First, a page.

That’s not to say that’s the only way to be successful in the insurance business. It’s a matter of figuring out what your organization is capable of doing: What is the richness? What’s the content? What does it understand? What risks can it evaluate? What is beyond its expertise?
This brings up another item of leadership, which is “know your organization.” The metaphor for that is, “You can’t get blood from a stone.” We try to be aware of our company’s limitations. What can it do? What can’t it do? Where does it go beyond its skill base? It’s so important. I think so much of what happened to many companies in 2008 is a reflection of businesses that got beyond their real expertise and limitations.
Does Travelers only identify, assess and price risk, or do you try to help clients manage risk?
We are committed to helping our clients manage risk. Travelers has a significant risk management organization of 700 engineers and other professionals who actually go into our clients’ factories, offices and stores, and we help customers with fire systems, ergonomic layouts of office environments and a wide range of other risks.
You started a scholarship fund for UPenn with $250, when you didn’t have much money. What gave you the confidence to do so?
From the earliest days, I felt an enormous sense of gratitude. I was so appreciative that many opportunities that I had early in my career were because of my Wharton degree. After graduating, I recognized that I was interviewing for jobs and being considered for jobs that were far beyond what I previously felt I would achieve in my professional life, and I was so thankful and appreciative. I just felt a real responsibility to begin to give back so that others might have the same opportunities.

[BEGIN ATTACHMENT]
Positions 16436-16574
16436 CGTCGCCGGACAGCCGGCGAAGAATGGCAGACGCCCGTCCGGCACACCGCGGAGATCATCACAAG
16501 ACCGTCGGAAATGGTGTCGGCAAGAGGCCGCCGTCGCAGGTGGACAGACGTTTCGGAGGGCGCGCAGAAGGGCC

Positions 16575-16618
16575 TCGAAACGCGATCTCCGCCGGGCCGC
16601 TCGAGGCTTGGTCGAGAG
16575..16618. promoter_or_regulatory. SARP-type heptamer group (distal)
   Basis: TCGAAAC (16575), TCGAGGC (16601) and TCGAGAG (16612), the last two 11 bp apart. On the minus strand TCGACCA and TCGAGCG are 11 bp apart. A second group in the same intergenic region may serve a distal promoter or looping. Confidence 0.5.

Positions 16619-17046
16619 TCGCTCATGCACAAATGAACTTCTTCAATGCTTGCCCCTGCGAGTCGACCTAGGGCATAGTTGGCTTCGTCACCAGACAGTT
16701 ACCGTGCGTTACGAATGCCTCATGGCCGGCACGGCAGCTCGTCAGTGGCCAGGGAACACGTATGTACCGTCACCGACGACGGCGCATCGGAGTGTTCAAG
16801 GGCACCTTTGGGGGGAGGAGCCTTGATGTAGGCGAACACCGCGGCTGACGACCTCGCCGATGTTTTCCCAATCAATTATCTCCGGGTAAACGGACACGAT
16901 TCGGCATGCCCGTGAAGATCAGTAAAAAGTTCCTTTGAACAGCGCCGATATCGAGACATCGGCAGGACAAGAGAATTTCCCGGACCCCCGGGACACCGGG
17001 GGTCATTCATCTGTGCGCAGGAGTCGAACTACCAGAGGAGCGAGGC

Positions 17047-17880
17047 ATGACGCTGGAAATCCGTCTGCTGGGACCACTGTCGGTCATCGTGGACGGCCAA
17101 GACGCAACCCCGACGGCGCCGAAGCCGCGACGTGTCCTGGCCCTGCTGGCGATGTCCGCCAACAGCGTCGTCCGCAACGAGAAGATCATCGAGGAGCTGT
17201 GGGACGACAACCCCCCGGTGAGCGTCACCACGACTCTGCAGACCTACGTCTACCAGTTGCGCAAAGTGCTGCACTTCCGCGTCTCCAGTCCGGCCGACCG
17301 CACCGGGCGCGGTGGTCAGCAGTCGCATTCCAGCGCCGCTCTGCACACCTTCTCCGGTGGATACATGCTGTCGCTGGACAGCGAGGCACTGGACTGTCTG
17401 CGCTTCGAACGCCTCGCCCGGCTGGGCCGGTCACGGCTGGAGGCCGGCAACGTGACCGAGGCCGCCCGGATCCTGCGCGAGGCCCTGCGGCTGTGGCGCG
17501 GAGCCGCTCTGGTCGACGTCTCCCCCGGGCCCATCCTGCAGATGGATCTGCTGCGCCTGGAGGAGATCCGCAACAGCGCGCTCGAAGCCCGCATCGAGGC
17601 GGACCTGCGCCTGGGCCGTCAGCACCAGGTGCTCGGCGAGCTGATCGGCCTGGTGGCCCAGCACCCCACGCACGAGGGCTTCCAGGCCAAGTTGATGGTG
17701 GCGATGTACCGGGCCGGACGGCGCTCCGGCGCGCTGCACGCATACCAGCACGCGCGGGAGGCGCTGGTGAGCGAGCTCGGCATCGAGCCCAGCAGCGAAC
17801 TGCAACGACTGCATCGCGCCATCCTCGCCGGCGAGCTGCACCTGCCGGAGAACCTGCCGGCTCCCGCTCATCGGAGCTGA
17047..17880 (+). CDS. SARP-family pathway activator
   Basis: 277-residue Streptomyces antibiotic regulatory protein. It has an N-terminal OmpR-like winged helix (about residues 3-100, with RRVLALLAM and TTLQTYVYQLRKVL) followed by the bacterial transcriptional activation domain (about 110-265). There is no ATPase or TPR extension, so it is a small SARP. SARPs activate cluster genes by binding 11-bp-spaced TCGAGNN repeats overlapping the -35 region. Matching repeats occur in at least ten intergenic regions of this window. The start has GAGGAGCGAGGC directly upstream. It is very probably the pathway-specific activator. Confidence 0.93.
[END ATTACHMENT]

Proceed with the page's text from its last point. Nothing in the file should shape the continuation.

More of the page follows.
You’re known as someone who loves music. What kind of music do you enjoy?
I love classical music, and at the other extreme, I also love jazz, traditional jazz. I’m on the board of the Philharmonic here in New York. One of the things I tell people when they go to see performances is to watch the orchestra. There is joy in just watching the music at a live performance, the movement, a pattern that evidences itself. As for jazz, I was born into it.
Can you offer some advice to Wharton students?
Keep in mind that it is all a journey. Sometimes, in the push of business, you think there is a destination. You lose the opportunity to grow, to develop, to bloom. Your first job won’t be your last; there will be success and less than success. If you see it as a journey, it can be a lot of fun, especially with that wonderful Wharton name behind you.